As the days get longer and lighter, you may be spending more time than ever outside with your dog. While these warmer days do bring lots of fun with them, they also come with some hazards too so it is important to keep the following information in mind to keep your furry friend safe on your adventures:
Just like humans, dogs can have seasonal allergies. Common allergens during spring/summer are: grass, plant/tree pollen, dust, fleas and feathers.
You can try to minimise your dogs symptoms by avoiding walking your dog in the early morning or late afternoon, when pollen levels are typically highest, or even having your dog wear boots to prevent direct contact.
As temporary relief you can bathe your dog or soak their feet with a special soothing pet safe soaps.
If you believe your dog is suffering from seasonal allergies please speak to their veterinarian as there are medications and immunotherapy courses that they can prescribe if needed to help your dog.
Adders are the only venomous snakes in the UK, but other snake species can bite and cause damage too so try to avoid any and all if you spot them while out and about. Adders have a distinctive zig zag pattern down their back.
Keep your dog on lead and where possible stay on designated paths especially in known snake 'hot spots'.
Signs of a snake bite include: puncture wounds, swelling, pain, panting, drooling, diarrhoea, seizures, muscle tremors.
If your dog is bitten:
While we may enjoy the heat, or four legged friends who wear a fur jacket year round may not appreciate it so much. Make sure you are checking the floor with the back of your hand to make sure it is not too hot for their paws, ensure they have access to shade and water and keep a close eye on them.
Familiarise yourself with the signs of heatstroke:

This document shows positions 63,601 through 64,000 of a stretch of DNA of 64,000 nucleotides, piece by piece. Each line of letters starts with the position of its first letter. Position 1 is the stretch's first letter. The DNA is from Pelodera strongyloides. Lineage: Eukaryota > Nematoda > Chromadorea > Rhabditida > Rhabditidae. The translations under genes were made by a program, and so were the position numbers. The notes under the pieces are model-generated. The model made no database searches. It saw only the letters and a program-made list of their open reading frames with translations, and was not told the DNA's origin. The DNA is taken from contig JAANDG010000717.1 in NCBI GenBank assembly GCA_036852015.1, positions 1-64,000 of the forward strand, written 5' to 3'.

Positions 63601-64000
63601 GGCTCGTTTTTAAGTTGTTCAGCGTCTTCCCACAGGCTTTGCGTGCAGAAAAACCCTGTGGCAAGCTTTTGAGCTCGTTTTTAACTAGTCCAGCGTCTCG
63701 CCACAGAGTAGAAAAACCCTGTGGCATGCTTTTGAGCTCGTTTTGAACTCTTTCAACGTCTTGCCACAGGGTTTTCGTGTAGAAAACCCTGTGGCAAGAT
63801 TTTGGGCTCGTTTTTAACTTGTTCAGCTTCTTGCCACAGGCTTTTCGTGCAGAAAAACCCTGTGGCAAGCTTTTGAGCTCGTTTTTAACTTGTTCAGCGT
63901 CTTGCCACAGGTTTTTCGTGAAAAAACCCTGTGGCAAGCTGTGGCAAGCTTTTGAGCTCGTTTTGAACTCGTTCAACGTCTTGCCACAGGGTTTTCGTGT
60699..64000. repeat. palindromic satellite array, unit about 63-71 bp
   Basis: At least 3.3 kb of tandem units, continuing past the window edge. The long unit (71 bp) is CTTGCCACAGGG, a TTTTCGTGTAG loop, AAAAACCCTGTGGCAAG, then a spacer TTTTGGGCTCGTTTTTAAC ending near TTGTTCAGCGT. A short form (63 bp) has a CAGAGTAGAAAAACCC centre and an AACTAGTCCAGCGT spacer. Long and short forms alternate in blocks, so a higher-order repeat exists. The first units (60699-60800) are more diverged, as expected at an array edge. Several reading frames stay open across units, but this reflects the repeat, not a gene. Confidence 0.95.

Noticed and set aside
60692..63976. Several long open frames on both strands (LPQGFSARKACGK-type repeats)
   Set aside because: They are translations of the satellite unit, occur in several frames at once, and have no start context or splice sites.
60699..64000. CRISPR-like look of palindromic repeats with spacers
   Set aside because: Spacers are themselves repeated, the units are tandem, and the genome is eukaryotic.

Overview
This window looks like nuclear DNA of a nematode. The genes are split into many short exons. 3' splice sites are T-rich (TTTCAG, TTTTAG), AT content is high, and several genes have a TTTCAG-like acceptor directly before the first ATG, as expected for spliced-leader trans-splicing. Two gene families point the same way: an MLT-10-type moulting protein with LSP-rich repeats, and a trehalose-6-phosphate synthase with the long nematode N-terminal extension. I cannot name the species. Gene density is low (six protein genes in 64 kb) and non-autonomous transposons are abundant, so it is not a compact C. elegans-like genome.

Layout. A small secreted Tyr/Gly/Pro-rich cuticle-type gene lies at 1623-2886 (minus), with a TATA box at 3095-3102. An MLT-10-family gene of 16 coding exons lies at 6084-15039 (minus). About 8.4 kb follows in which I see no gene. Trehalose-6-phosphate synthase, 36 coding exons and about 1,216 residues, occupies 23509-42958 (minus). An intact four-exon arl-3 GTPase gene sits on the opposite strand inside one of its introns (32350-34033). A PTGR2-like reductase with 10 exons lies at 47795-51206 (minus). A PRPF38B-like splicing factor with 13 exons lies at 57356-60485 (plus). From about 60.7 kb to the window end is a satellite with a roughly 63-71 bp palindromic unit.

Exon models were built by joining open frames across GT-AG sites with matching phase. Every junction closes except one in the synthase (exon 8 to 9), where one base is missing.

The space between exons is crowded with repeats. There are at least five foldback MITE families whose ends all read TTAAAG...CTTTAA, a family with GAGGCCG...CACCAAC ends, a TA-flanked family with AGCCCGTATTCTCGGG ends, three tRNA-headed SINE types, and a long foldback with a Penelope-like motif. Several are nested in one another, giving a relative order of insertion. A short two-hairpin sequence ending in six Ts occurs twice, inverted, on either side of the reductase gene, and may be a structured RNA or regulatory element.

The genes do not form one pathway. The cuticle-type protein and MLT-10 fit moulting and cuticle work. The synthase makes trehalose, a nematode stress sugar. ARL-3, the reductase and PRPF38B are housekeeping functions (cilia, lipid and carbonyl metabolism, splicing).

And know when hot is 'too hot':
Swimming is a great way for our pups to cool off, but it too has its own risks.
Always check the water before your dog enters for dangers such as litter, chemical spills or toxic algae formation. If you aren't sure if it's safe or not- don't take the risk!
Make sure you are regulating your dogs play- it IS fun for them but its also a full body work out and your dog may tire more quickly than on land. Try to avoid repetitive swimming out for retrieves and make sure they take lots of breaks. Use buoyancy aids where necessary and keep a close eye on them at all times.
If using the sea, an indoor pool or treated pool, wash them off after their swim session to avoid salt or chemicals drying into their fur.
Be aware of how much water your dog is ingesting- where possible avoid it completely and allow them to drink from your own water source from home, but if playing fetch for example, keep an eye on how much they are swallowing and limit this exposure. Too much water ingested can cause water intoxication which can be fatal.
Hopefully you found this blog informative and you learnt something new. If you have any questions leave a comment below and we will do out best to answer.
Team Cunningshot x
DISCLAIMER: This is not a conclusive list of spring/summer safety concerns so please always exercise caution when out and about with your dog, and if in doubt don't take the risk!